Kyoto and Tuvalu, feeder networks for transit, Colloque ferroviaire

Louis-François Garceau, TRAQ
Reports on night flights and jobs, Transport Canada oversight, Le Colloque ferroviaire, P3s and transit in today's Transport Action Hotline.

Cheque writing time for transport action 

“I just wrote a cheque for transport action,” the Hotline editor wrote today. “I dropped the $100 cheque into an envelope and sent it to:
Transport Action Canada
Box/C.P. 858, Station B
Ottawa, Ontario
K1P 5P9

"I told the national charity to use the money to pay for my annual membership dues with the balance as a tax deductible donation.  I could have sent money via paypal by following the instructions at,” the Hotline editor wrote. The editor is urging all Hotline readers to send in cash.

Ottawa should think “feeder network” David Jeanes says

“The city is in the process of switching its long-term plan for rapid transit in Barrhaven and Riverside South to a bus Transitway, rather than LRT, following the 2006 cancellation of the city's north-south light rail plan,” Our Ottawa Region reported on Dec. 15

“But west-end resident David Jeanes, president of advocacy group Transport Action Canada, said the transit station at Riverside South isn’t needed. “I just don’t see that as a requirement,” Jeanes said. He said spending money on a “feeder network” or neighbourhood buses would provide better value to residents," Our Ottawa Region reported.

TRAQ, Le Colloque ferroviaire annuel du Québec des 28 et 29 mars 2012

La présidence d’honneur sera occupée par M. Cliff McKay, président de l’Association des chemins de fer de Canada. Le thème principal sera : « Le rail et les défis de la nouvelle économie ». Nous traiterons de la nouvelle économie, de développement du nord et des trains voyageurs entre autres. NOTE : il ne nous reste qu’une dizaine de kiosques à louer.

 Ecojustice, Canada marching in the wrong direction on climate change

“Canada is the only country (out of 192) to formally pull out of the 1997 agreement to reduce global warming. The announcement, made by Environment Minister Peter Kent on Monday, is a sad stumble backward for Canada and a blow to global efforts to slow climate change,” Kimberly Shearon reported for Ecojustice on Dec. 15, 2011.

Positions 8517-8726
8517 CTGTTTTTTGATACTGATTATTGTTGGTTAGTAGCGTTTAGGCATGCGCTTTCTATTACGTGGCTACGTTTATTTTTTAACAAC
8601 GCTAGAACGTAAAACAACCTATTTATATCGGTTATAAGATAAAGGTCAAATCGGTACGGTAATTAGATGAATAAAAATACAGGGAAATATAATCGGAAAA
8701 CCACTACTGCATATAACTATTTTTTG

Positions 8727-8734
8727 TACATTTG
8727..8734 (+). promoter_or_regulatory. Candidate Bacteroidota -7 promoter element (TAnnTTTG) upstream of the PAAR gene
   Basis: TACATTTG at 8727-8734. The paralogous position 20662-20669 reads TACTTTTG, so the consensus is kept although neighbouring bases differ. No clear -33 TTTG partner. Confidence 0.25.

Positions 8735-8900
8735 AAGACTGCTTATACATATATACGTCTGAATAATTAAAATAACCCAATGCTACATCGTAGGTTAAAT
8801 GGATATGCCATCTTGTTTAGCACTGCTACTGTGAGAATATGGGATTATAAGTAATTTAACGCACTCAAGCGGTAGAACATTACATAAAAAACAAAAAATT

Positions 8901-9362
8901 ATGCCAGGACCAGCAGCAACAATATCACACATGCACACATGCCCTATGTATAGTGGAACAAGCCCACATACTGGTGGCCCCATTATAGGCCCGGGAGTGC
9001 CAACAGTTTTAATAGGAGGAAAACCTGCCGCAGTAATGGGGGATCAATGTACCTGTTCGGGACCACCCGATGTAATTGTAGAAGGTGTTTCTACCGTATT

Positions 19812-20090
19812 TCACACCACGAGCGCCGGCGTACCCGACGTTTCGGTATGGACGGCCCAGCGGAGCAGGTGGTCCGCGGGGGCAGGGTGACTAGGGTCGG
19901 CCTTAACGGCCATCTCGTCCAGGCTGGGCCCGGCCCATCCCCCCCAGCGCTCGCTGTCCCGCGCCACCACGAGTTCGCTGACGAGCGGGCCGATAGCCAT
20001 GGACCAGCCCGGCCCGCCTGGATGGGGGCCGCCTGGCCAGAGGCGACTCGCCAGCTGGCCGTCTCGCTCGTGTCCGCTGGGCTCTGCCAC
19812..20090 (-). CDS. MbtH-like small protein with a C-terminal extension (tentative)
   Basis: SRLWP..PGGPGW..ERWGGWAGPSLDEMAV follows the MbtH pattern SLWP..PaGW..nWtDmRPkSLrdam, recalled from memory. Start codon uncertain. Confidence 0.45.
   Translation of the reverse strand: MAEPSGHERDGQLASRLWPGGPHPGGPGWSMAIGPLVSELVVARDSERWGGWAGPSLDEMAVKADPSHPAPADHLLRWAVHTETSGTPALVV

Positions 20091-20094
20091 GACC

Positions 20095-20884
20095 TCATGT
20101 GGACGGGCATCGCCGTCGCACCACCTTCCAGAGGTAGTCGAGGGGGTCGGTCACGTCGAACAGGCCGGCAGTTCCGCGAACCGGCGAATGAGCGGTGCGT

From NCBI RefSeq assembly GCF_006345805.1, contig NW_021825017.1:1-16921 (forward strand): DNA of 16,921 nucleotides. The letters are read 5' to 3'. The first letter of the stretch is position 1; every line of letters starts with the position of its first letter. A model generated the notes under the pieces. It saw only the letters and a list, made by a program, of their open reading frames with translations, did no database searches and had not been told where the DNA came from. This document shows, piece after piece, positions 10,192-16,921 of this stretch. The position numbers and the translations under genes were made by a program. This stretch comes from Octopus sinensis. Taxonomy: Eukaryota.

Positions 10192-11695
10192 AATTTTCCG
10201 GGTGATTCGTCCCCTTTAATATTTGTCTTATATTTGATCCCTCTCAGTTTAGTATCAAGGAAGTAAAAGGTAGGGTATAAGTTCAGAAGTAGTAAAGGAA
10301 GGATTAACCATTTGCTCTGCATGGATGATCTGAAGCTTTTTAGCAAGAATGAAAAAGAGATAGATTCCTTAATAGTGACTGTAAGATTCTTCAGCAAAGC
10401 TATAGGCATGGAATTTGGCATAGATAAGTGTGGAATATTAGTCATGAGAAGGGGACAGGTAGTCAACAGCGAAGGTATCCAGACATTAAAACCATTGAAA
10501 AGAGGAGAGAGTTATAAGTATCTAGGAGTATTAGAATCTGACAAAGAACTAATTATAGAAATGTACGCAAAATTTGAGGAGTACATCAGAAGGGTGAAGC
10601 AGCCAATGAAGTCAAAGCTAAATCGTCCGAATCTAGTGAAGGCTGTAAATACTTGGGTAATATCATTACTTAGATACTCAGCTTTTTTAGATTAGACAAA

“By formally withdrawing from Kyoto and refusing to sign on for a second round of commitments, Canada has severely weakened the treaty and turned its back on the global community and its citizens.

“Perhaps most poignant was the reaction from the tiny island nation of Tuvalu, which at just 4.5 metres above sea level at its highest point, is particularly vulnerable to rising sea levels caused by climate change. The country’s lead negotiator summed up Canada’s actions in Durban as “an act of sabotage on our future ...Withdrawing from the Kyoto Protocol is a reckless and totally irresponsible act,” Ecojustice reported.

PIAC, Transport Canada Finally Agrees to Implement All-in Airline Pricing 

The Public Interest Advocacy Centre, a member of the travel industry and consumer coalition the Travel Protection Initiative (TPI), that pushed for all-in price advertising for airline prices in the previous decade, expressed its satisfaction that Transport Canada will finally move ahead to implement the legislation that mandates airline regulations  to provide a ticket price to passengers inclusive of all extra charges.

“Travel agencies in Ontario and Quebec have had to  do the same for years, and at the same time, compete with airlines offering flights  at a small fraction of the total cost”, noted Michael Janigan, Executive Director and General Counsel of the Public Interest Advocacy Centre. Janigan noted that the amendment to clause 27 of the Canada Transportation Act is over 4 1/2 years old, and its implementation was strongly opposed by Air Canada.

The Province of Quebec, however, had recently began to enforce provisions of similar effect in the provincial consumer law and  according to Janigan, “the writing may have been on the wall”.

UBC expert to Minnesota officials: Light rail is OK, but trolleys are better